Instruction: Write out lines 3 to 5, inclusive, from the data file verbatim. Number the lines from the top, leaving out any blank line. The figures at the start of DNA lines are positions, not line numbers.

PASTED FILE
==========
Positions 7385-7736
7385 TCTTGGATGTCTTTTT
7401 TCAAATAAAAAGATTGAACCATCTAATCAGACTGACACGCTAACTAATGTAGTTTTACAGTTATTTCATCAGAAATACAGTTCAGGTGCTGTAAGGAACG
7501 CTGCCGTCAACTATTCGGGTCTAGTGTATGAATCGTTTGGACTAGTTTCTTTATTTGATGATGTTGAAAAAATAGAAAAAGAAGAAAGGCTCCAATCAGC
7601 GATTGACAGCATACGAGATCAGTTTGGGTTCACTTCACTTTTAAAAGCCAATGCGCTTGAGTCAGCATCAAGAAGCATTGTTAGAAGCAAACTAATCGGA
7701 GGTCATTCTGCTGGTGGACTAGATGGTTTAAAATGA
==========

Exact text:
7401 TCAAATAAAAAGATTGAACCATCTAATCAGACTGACACGCTAACTAATGTAGTTTTACAGTTATTTCATCAGAAATACAGTTCAGGTGCTGTAAGGAACG
7501 CTGCCGTCAACTATTCGGGTCTAGTGTATGAATCGTTTGGACTAGTTTCTTTATTTGATGATGTTGAAAAAATAGAAAAAGAAGAAAGGCTCCAATCAGC
7601 GATTGACAGCATACGAGATCAGTTTGGGTTCACTTCACTTTTAAAAGCCAATGCGCTTGAGTCAGCATCAAGAAGCATTGTTAGAAGCAAACTAATCGGA